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The governing council of the Royal College of Nursing has gone back on its decision to postpone an upcoming extraordinary general meeting (EGM), following upset from some members.
The announcement marks another twist in the ongoing fallout from the college’s 2020 presidential election and the disqualification of two candidates this summer.
It also comes on the same day as the publication of an independent review of the events of the election.
“It is clear that many members feel strongly about the issues that led to the meeting being called”
The EGM was called after a petition related to the disqualifications obtained the requisite 1,000 signatures from RCN members and was submitted to the college at the start of September.
Under RCN rules, the EGM should be held within three months of the petition being received, and had been scheduled for 27 November.
However, RCN Council took a shock vote last week to postpone the meeting indefinitely, citing the pressures of the second wave of Covid-19 as the reason.
The move was met by confusion and frustration by petitioners who said they would now look at organising the EGM themselves.
RCN Council has now performed a U-turn and has today voted to reverse its decision to postpone the EGM “after listening to members’ concerns”.
Making the announcement this evening, Dave Dawes (pictured above), chair of council, apologised for the confusion around the date of the meeting.
“We try our best as your governing council to make decisions on behalf of all members, but this isn’t always easy,” he added.
“It is clear that many members feel strongly about the issues that led to the meeting being called.
“We know some members booked time off work and arranged to attend. And while the winter pressures and Covid-19 remain as present as ever, we have a duty to listen and act on that strength of feeling.”
“I personally thank the chair of council for putting us back in course”
Stuart McKenzie, one of two presidential candidates disqualified in August alongside incumbent Professor Anne Marie Rafferty, welcomed the decision to reinstate the EGM but warned it should have been postponed in the first place.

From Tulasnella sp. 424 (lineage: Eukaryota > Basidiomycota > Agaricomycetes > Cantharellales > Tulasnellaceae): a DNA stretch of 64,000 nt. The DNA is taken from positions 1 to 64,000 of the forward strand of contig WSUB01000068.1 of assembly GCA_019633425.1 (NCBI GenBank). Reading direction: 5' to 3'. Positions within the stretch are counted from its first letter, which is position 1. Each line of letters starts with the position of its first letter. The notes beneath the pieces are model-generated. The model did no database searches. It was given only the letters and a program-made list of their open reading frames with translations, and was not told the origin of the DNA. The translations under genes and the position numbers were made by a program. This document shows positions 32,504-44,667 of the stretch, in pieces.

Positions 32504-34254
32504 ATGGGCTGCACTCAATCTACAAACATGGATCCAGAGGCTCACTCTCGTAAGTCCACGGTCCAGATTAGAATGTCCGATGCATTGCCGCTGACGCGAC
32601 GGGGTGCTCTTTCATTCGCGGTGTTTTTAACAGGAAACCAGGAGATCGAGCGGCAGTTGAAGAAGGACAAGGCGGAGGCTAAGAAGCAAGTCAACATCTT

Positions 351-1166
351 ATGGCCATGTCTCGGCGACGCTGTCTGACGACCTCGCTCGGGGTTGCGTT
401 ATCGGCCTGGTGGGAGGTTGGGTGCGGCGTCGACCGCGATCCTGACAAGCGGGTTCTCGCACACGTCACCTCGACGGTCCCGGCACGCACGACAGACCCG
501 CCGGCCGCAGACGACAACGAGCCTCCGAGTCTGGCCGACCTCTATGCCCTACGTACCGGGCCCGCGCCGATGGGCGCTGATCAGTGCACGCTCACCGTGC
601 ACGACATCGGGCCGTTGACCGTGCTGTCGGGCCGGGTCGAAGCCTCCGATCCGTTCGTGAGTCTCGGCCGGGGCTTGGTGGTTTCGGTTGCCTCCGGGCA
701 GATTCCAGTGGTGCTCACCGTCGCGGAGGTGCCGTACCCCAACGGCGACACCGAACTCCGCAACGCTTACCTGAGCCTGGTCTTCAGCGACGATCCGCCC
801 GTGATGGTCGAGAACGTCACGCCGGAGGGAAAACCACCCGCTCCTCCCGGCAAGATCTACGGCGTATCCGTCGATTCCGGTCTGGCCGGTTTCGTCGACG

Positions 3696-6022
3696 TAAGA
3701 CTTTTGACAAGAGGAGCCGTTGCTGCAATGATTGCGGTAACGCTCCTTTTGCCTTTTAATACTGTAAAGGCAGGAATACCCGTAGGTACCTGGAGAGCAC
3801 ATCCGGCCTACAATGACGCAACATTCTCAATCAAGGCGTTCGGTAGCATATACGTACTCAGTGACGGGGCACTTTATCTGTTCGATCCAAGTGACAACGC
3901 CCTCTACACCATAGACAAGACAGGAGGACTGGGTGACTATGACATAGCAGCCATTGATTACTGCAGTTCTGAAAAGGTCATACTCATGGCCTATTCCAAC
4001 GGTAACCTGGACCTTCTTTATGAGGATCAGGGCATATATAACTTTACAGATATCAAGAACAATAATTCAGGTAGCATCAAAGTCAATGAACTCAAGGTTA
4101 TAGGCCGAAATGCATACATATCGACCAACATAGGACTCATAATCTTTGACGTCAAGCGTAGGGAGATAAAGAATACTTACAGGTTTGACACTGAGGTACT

Mr McKenzie is also a leading member of the Petitioners Working Group that secured the EGM.
“Covid-19 is never far from any of our thoughts, either professionally or personally, and the notion that somehow moving the EGM by a matter of weeks would have made any tangible difference remains a mystery to me,” he told Nursing Times.
“I personally thank the chair of council for putting us back in course and hope that the focus of RCN communications will be to ensure all members are aware of how to cast their vote and join the debate.”
The presidential election was terminated in September after the remaining two candidates withdrew.
At the EGM members will be asked to vote on two resolutions.
One of the resolutions, if passed, will make it possible for Professor Rafferty to remain in her post as president for a further six months following 1 January 2021, when her term is due to come to an end.
The other resolution is for a comprehensive review of the governance of the college, which would be led by RCN Council.
The independent review of the presidential election published today found no wrongdoing on behalf on the returning officer in regard to the disqualifications.
However, review author Simon Cheetham QC concluded that the college’s policy for elections needed to be “significantly revised”.
The RCN said members would be emailed reminders for proxy voting and joining instructions for the EGM next week.
The RCN election row as covered by Nursing Times